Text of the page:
But its lavish concentration on its business marketing efforts has escalated the concern of film critics and artists that Hollywood films portray an identity very different from the Americans. This "identity loss" has been addressed only during the 1980's and early 1990's by the "independent directors" who revive American identity in US independent film industry.
Wikipedia defines an independent movie as a 'film initially produced without financing or distribution from a major movie studio.' In the popular sense, any film that receives less than 50% of budgeting from major studios is already considered "independent." Its creative approach in movie production enabled them to garner as much as 15% of US domestic box office revenue within the period of January to March 2005.
In order to further discuss the current status of American Independent Cinema, there should be a distinction between a "national" cinema and the mainstream Hollywood. There are four defining approaches where one can distinguish "national" cinema as presented by various studies on the subject (Shaw 2002). First of the approaches is the cinema's economic aspect, how the cinema producers provide financing. The movie's subject and style constitutes the second approach. While the third and fourth pertains to the appeal of the movies to the public in terms of its popular and critical acceptance.
It is the shift from the studio system of shooting movies in the 1950's to 1960's that paved the way to the birth of what we know today as modern American independent cinema. The consistent production of movies that are modestly sized in budget and features was preferred instead of larger yet fewer films.
In the previous decades, 1930's to 1940's, cinema performers were tied with their contracts in a major Hollywood studio that they were employed in. Both the directors and actors had long-term contract with 20th Century Fox, Paramount Pictures, Metro-Goldwyn-Mayer (MGM), Columbia Pictures, and Warner Brothers, the major Hollywood studios in those days. Just to be temporarily employed, 'one studio will be "loaned" by one studio to another for a particular project with the expectation that such offers would be reimbursed in kind. (Yahnke n.d.)' This monopolistic approach in American cinema industry was only ended when television was introduced in 1950's, together with the improved capacity of directors to decide over their creations and the actors' capacity to become "free agents" ushered the death of studio system. (Chapter 2: Classic Films n.d.).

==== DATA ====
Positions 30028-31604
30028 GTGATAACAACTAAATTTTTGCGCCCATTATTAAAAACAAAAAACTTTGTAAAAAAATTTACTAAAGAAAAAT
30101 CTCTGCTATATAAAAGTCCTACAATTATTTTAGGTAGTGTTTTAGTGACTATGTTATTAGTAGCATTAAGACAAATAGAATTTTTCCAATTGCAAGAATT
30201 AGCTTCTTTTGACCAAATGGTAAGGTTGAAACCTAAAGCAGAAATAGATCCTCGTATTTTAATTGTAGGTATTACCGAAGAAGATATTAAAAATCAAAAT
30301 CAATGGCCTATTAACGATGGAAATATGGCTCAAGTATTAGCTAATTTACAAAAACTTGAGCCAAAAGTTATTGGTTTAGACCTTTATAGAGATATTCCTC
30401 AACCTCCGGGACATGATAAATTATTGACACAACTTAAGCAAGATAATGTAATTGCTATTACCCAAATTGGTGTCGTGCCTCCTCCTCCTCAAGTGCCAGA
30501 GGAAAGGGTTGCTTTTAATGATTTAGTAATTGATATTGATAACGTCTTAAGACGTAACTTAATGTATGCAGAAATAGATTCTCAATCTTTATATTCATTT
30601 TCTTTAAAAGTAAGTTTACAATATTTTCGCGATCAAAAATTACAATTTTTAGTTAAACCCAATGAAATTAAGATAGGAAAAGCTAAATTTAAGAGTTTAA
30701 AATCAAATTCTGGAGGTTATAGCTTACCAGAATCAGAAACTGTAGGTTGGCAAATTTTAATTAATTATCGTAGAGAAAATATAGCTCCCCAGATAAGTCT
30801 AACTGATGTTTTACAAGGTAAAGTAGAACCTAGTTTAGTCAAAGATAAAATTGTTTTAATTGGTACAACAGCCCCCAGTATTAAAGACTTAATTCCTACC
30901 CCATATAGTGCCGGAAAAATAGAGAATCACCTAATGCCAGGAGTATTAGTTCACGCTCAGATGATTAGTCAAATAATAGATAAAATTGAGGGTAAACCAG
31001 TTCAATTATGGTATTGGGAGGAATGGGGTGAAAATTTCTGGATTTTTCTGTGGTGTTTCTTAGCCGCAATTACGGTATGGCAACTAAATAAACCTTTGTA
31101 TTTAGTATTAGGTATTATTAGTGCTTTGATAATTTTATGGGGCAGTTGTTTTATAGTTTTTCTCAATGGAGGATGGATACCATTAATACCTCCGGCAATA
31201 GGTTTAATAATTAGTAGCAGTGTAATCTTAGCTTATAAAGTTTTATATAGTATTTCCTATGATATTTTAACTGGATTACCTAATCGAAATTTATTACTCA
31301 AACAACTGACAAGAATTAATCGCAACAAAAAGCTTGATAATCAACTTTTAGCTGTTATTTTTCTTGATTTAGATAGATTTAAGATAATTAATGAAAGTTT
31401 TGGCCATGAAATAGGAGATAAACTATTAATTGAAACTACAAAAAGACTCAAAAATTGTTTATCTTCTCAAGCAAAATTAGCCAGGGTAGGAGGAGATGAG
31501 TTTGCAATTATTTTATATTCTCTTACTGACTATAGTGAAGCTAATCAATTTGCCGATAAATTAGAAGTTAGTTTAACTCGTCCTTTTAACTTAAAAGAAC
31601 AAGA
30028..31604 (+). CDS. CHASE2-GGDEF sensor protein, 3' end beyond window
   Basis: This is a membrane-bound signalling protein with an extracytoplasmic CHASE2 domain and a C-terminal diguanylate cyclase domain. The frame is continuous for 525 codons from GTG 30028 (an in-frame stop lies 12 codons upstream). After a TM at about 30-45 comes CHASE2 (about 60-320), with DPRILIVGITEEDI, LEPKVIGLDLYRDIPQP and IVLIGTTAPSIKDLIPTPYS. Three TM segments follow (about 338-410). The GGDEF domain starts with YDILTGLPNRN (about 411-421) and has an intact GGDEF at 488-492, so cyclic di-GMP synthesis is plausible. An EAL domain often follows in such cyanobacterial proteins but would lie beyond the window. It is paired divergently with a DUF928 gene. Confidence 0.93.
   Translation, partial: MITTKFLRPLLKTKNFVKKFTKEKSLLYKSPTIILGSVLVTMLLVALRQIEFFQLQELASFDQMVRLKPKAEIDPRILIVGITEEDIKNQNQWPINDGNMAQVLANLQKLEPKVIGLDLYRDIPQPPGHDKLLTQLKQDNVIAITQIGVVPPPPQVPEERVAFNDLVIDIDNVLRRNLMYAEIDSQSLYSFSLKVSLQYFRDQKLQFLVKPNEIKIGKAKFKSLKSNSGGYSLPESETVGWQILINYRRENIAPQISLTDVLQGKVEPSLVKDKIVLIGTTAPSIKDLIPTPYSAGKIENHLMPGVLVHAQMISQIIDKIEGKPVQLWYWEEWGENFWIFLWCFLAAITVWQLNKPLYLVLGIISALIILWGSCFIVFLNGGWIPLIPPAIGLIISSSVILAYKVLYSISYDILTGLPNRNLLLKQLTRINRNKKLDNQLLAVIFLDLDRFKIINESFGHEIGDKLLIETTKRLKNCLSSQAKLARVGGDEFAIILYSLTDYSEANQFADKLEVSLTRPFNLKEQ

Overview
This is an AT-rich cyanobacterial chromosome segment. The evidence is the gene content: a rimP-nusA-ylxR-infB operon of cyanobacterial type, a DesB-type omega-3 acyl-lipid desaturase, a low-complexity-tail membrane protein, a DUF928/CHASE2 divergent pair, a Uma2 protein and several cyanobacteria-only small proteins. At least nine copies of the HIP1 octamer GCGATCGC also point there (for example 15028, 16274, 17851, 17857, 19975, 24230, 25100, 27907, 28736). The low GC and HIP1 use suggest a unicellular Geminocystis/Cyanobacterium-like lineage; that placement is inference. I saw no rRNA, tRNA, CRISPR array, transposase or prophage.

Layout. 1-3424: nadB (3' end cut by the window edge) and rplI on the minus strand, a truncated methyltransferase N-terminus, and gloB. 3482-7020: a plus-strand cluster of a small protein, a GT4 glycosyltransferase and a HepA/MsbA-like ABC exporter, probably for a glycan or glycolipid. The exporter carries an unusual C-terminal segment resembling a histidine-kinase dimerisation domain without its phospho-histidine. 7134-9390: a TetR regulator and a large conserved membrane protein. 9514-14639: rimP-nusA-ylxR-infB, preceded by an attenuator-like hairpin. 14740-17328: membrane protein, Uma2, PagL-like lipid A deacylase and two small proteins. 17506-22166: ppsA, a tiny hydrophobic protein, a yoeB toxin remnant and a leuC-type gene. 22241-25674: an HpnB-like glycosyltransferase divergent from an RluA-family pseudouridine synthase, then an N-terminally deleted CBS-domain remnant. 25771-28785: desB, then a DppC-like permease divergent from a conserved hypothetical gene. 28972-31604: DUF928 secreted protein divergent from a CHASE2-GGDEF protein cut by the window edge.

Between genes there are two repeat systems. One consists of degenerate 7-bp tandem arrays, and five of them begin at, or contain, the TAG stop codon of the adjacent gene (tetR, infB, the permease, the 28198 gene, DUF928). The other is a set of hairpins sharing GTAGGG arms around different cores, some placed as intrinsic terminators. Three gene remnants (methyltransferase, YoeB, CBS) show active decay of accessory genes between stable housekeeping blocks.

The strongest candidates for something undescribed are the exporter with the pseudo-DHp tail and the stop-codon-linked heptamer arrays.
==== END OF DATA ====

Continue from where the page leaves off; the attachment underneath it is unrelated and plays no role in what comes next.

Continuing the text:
The 1970's became the start of huge productions in terms of financing. The world lauded the unprecedented cinematic performances of success. The releases of Jaws in 1975 and Star Wars in 1977, which were highly appreciated by cinema audiences the world over, became pioneers in big-budgeted yet higher grossing movies. This ambitious dream requires the help of foreign movie producers and financiers by studio executives. French, Australian, Canadian, Italian, and Japanese companies grabbed this opportunity in partaking this huge endeavour. Some of them became either co-owners or controllers of major American cinema studios.
The transition from